Donations of either money or goods go directly towards programs that are breaking the cycle of family poverty, thus building a brighter future for their next generation.
National Partnership for Women & Families
For more than 45 years, this network has been advocating for policy change that advances women and families—from workplace equality to access to affordable healthcare.
Center for Health and Gender Equity
Dedicated to advancing gender equality and empowering girls and women, CHANGE promotes sexual and reproductive health and rights across the country.
Parents As Teachers National Center
This organization works to support early development and quality learning for kids through helping parents and caregivers with quality educational tools.
Family Promise, Inc.
More than 2.5 million families will be homeless this year, but Family Promise works to provide sustainable independence through food, shelter, and other forms of support.
How to prepare your child for college while they’re still little
,04 Dec 2019 in Tips
When my son was born almost 15 years ago, his father and I were told by our (much more financially-savvy) friends that we needed to start saving for his college tuition right away. “College?!” I thought to myself. I was still trying to teach my son to call his human feeding device Mama.
My friends were right, though—saving for your child’s future is fiscally responsible, and I’ve since opened a 529 plan. But, while 60% of parents expect their child will earn a bachelor’s degree or higher, only 33% actually secure degrees. Is there too much focus on saving and not enough focus on preparing for college?
Maybe. But, the good news is that education research has provided parents with plenty of tools to help get your child college-ready.
As a high school teacher for 15 years, here are several ways I’ve learned that you can help your child prepare for college now.
1. Read to your child
There’s a reason why you’ve been inundated with advertisements about the importance of reading to your child: it works. Studies show that students who were read to and who continue to read are more successful academically, earn higher state test scores, are stronger writers, and have better study skills—all required attributes of the college-bound. Early reading even affects your child’s behavior, too. A study published by the American Academy of Pediatrics indicates that reading out loud to your child could reduce behavioral issues like hyperactivity, aggression and ADD. So, to get your child college ready, read to them during their formative years, and when they’re old enough, let them read to you. It may be the most productive bonding time you have with them.
2. Encourage critical thinking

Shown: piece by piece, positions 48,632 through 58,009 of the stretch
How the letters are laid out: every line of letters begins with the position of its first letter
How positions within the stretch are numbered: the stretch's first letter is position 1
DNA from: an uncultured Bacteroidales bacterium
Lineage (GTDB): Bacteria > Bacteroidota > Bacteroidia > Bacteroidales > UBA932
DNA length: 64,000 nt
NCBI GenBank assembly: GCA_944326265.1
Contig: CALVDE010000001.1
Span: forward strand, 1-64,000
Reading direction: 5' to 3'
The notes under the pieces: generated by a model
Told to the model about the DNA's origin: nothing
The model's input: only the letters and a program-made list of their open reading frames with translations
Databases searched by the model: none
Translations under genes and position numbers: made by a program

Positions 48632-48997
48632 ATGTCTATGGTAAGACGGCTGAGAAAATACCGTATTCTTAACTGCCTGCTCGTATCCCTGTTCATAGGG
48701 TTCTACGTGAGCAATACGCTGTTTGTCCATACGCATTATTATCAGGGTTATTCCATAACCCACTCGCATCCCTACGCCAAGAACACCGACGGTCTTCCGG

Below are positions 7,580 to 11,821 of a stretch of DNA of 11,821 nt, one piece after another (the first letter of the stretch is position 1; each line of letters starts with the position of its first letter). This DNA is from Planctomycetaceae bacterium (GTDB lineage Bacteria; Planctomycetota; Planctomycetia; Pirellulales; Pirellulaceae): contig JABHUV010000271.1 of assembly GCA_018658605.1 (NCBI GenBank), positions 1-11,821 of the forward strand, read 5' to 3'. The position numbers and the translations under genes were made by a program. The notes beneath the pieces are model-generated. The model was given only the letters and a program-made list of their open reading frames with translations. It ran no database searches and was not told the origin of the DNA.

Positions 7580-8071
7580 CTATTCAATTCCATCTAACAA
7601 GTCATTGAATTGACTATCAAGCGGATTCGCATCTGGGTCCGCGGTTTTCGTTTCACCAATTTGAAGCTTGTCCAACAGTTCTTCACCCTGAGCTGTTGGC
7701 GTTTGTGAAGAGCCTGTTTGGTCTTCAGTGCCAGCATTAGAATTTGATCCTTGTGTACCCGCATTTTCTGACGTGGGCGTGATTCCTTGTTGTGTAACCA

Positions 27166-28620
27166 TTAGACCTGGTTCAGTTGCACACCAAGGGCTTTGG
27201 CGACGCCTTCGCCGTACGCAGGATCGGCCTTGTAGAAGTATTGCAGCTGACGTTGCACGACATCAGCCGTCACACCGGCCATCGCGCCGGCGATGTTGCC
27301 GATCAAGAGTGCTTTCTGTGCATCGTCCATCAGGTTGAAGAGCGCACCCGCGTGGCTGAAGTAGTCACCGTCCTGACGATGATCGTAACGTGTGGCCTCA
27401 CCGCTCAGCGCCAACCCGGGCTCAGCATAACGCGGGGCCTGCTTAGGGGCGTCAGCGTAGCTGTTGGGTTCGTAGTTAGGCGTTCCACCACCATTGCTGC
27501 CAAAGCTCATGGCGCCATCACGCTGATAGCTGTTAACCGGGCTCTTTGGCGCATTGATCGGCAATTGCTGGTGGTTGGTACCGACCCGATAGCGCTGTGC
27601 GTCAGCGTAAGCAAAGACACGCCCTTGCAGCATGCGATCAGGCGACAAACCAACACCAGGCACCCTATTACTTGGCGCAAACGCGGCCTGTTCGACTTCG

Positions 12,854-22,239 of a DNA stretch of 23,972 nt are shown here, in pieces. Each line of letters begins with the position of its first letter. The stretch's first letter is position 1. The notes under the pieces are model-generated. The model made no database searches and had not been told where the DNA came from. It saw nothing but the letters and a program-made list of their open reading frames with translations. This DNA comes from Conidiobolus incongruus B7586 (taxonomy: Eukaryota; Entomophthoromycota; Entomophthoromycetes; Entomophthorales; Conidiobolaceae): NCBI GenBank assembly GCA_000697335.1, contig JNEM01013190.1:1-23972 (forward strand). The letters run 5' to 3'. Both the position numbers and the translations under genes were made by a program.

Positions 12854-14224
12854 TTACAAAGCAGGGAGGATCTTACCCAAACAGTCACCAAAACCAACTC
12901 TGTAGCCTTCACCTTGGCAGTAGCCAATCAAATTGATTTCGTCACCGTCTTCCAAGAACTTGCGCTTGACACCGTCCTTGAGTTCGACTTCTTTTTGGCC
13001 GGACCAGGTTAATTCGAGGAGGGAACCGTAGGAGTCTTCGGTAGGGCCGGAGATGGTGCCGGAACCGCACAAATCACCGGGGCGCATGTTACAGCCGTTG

Critical thinking, in contrast to simply memorizing facts, demands that students use the facts learned in school to deduct, reason and infer. In other words, it helps them figure things out. It not only allows children to practice their philosophical skills, but it is how company leaders are able to make decisions that affect their team’s success or failure.
You can help your child develop this skill in a variety of creative ways. Ask them to attempt to come up with their own answers to questions after you’ve supplied a few simple facts. When reading a new bedtime story, see if they’ll share what they think will happen or why a character acted the way they did. And, don’t leave them out of discussions around the dinner table; even though they likely can’t contribute to the larger conversation, your encouragement of their opinion will give them the confidence they need to express their own thoughts.
Children learn by observing behaviors and actions of people they see as modern-day heroes. Just as your toddler mimics your facial expressions, they will soon find another, much “cooler” person to mimic as they get older.
But, it’s important this role model is a positive influence. Introduce your littles to iconic figures you think are great role models and explain why. Maybe it’s Malala or Ruth Bader Ginsburg instead of a Youtube star. Your child may not identify with what you think is cool, but by staying in touch with your child’s interests, and by encouraging your child to analyze their own choices, you will be helping her to build character.
4. Become tech literate but not tech dependent
You may think that tech literacy comes easy to kids given that they are so well-versed with devices, but that’s not always the case. What most people don’t realize, however, is that using a computer doesn’t guarantee tech literacy.
There are many resources like Scratch
(created by the Lifelong Kindergarten Group at the MIT Media Lab) to help teach kids coding basics, Learn With Homer
uses a systematic phonics lessons approach to teach kids to read and The Sounding Out Machine
app helps students who are having problems decoding words.
5. Foster a love of learning
Passion for learning is simply an interest in knowledge—a desire to always learn more. If your child has this passion,
learning will cease to be a chore and will become an adventure
. Research in educational motivation has shown that students who are intrinsically motivated
(the motivation to learn because they want to) tend to be more successful learners (earning higher grades and test scores) than those who are extrinsically motivated (those who learn to get the “A” or the $10 grandpa promises for a good report card).
6. Expand your interests
Children will model your actions and behaviors. If you show an interest in learning new things, they will probably mimic your enthusiasm. For example, watch a documentary and, instead of falling asleep, discuss the show with your child. Share your new adventures with your child. If you’re a history buff, visit a space museum. The best way to get your child to enjoy learning is to enjoy learning with them.